In Wolf Nation, Brenda Peterson’s subject is her great passion: the survival of the American wolf. These animals, described by the author as the creatures most like humans, were once considered by many indigenous people to be not animals, but rather another clan of their nation.

Hey there, time traveller!
This article was published 3/6/2017 (1638 days ago), so information in it may no longer be current.

In Wolf Nation, Brenda Peterson’s subject is her great passion: the survival of the American wolf. These animals, described by the author as the creatures most like humans, were once considered by many indigenous people to be not animals, but rather another clan of their nation.

Peterson writes both fiction and non-fiction, but her subjects are often animals. In addition to this fine book about the American wolf she has written books such as Sightings: The Gray Whales’ Mysterious Journey. She is an environmentalist who grew up with a father who hunted for the table and taught her to respect the animals that die to feed us. Her shorter pieces are often heard on National Public Radio and found online on The Huffington Post.

With the coming of homesteaders and ranchers to the wolf’s habitat, the animals became a "pest" to be eradicated and the Department of Agriculture, the U.S. Forest Service and other agencies organized and joined in the campaign. Their goal was to preserve the wilderness and manage it for their own use, and wild predators like the wolf had no place in the scheme.

To this day, there are lobbyists and hunters who want to eliminate wolves to protect livestock and increase the number of game animals such as elk and deer available for human hunters. Peterson describes the continuing campaign, funded by people such as the Koch brothers, to not only remove the protected status of animals such as wolves, but to turn national parks and refuges into private land.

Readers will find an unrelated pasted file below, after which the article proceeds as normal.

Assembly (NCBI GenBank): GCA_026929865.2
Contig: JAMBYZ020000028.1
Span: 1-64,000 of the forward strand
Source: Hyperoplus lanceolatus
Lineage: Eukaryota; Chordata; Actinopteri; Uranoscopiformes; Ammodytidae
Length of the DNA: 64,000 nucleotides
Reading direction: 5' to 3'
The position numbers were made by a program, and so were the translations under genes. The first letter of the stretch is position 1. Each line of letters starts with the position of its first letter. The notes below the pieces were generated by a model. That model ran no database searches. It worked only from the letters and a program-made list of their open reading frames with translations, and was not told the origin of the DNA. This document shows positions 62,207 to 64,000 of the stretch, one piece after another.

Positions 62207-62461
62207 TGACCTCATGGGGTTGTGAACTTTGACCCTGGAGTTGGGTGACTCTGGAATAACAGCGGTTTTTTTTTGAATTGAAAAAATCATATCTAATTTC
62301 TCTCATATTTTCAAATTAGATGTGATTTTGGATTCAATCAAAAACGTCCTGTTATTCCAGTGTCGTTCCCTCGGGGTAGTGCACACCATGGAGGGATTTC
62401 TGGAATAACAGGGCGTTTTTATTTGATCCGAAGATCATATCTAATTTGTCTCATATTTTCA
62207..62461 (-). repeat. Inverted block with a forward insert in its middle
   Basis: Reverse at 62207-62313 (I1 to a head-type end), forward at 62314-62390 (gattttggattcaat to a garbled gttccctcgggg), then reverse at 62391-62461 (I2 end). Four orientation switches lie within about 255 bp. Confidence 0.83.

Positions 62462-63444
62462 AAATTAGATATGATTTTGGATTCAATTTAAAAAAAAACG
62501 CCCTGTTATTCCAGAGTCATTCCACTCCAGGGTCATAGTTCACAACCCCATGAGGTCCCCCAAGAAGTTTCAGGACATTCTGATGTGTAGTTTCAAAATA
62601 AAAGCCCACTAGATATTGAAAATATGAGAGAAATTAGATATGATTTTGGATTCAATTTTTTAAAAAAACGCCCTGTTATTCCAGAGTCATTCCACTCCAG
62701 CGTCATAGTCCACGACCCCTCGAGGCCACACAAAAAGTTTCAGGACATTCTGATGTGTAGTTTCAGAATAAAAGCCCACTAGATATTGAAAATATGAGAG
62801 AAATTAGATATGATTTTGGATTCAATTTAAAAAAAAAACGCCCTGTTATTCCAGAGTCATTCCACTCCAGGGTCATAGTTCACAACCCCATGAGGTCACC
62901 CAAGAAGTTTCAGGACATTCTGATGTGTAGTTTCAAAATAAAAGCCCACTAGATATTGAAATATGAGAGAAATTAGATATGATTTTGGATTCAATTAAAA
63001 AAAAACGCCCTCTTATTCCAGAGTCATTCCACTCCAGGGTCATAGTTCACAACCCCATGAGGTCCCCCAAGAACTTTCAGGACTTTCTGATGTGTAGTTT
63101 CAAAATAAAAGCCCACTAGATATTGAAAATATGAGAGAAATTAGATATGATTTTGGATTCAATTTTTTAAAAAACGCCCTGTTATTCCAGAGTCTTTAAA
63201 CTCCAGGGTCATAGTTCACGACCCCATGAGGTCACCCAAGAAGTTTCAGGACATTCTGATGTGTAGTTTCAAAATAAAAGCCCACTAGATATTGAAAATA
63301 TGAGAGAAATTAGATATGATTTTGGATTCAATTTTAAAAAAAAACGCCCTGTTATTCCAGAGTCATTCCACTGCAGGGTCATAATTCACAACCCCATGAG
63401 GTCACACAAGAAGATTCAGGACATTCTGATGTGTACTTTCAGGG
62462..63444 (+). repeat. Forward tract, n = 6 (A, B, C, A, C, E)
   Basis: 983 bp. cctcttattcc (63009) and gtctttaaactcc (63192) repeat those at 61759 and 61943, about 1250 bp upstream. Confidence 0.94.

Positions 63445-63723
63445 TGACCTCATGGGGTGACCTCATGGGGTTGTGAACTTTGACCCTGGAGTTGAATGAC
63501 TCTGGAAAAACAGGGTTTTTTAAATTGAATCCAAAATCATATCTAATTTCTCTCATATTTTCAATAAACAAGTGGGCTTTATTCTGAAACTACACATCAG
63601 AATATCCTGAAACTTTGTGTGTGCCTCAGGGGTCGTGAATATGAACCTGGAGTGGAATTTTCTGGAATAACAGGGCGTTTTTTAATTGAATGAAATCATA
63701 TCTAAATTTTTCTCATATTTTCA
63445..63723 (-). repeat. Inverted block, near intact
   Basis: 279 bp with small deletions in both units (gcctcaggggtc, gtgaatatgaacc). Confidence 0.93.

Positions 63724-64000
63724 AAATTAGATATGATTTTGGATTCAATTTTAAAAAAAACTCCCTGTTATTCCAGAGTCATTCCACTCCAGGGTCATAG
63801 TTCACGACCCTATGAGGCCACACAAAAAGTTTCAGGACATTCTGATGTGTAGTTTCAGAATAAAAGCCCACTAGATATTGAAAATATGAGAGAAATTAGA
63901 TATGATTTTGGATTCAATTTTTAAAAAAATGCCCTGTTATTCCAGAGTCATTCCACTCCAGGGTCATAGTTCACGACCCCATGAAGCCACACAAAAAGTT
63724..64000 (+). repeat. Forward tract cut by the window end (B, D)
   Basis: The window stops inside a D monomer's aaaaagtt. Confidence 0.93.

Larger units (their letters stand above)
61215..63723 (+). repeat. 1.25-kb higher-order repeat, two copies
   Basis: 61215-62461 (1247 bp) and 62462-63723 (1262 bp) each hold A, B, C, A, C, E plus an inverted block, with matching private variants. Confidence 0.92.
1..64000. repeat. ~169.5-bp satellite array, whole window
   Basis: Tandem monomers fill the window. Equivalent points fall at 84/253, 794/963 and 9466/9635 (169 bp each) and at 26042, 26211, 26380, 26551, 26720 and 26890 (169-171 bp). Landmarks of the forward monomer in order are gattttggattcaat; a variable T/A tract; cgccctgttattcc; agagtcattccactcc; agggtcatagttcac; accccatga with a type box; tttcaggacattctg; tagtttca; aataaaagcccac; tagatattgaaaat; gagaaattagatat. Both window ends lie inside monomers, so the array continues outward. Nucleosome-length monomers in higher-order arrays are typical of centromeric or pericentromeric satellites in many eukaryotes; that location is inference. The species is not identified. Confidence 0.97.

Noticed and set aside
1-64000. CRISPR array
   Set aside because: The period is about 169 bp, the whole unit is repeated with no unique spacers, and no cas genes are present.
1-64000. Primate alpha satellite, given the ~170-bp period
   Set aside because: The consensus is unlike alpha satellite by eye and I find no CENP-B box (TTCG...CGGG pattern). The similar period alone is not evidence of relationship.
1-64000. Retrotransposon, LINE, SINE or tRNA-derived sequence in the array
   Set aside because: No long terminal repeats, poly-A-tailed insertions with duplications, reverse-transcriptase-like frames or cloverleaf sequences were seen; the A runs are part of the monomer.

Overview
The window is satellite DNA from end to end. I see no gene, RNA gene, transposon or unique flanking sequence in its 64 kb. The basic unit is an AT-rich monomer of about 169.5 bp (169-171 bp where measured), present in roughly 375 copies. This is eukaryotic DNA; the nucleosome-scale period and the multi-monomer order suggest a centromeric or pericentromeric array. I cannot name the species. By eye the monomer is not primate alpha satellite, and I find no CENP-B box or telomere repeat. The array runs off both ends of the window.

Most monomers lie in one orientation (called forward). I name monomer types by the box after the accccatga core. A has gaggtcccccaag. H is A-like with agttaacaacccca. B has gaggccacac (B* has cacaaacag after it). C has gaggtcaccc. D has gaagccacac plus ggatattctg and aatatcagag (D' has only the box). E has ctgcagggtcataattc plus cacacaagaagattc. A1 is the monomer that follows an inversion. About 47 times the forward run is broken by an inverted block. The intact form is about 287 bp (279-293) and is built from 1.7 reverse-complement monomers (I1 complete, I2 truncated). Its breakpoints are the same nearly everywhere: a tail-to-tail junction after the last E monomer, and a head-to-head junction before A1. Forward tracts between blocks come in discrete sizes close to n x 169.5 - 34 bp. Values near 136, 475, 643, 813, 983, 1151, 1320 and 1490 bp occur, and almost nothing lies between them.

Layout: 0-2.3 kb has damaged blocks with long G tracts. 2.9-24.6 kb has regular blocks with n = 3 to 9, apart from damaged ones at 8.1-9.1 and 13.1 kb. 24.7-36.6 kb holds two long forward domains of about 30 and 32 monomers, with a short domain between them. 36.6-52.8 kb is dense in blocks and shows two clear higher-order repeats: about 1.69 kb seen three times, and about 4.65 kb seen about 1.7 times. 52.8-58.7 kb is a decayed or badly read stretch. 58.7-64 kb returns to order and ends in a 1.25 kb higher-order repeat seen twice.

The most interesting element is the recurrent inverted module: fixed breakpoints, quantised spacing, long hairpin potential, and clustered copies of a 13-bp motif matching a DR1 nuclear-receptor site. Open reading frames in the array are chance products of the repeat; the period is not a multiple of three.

Peterson is an important member of the coalition of scientists and interested citizens determined to stop this campaign, and Wolf Nation is an extended argument for protecting wolves and allowing them to perform their natural function in the environment. She brings the writings of Henry David Thoreau, Ernest Thompson Seton, Theodore Roosevelt and Aldo Leopold about wolves into her corner, while introducing contemporary conservationists such as Rick McIntyre, a biologist who studies wolves in Yellowstone National Park and who makes arguments in favour of wolves.

One of the great victories of the conservationists has been the re-introduction of wolves into Yellowstone as well as Alaska’s Denali Park. Peterson describes how, since the introduction of Canadian wolves into Yellowstone 20 years ago, the animals have developed a stable population of 99 animals organized in 10 packs. They are better ecologists than people, she argues, only killing as much prey as they actually need.

Peterson introduces us to many individual animals, demonstrating that wolves are highly intelligent and admirable creatures. She tells the story of the Yellowstone wolf called No. 10 by the wolf biologists. He was the leader of his pack when a hunter killed him; at the time he was shot, his mate was giving birth to her first litter of pups. Biologist Joe Fontaine found her lair and helped by providing food for the babies.

Peterson’s key message is, in the words of biologist Cristina Eisenberg, that "Wolves nurture the entire ecosystem… if we eradicate them or lower their numbers, the whole system grows impoverished and will collapse." Wolves control the elk and deer population, allowing trees to grow to maturity instead of being stripped of their bark and killed. The trees provide beavers with wood for their dams, and fish and water birds thrive. Small animals are attracted to the forest and predators such as owls and hawks thrive.

The Yellowstone experience proves the "Green World" hypothesis, first put forward in the 1960s, which holds that predators keep the world "verdant and healthy."

In Wolf Nation, Peterson adeptly captures the plight of wolves on this continent, stressing the importance of their return to prominence in nature.

Jim Blanchard is a retired academic librarian.

If you value coverage of Manitoba’s arts scene, help us do more.
Your contribution of $10, $25 or more will allow the Free Press to deepen our reporting on theatre, dance, music and galleries while also ensuring the broadest possible audience can access our arts journalism.
BECOME AN ARTS JOURNALISM SUPPORTER Click here to learn more about the project.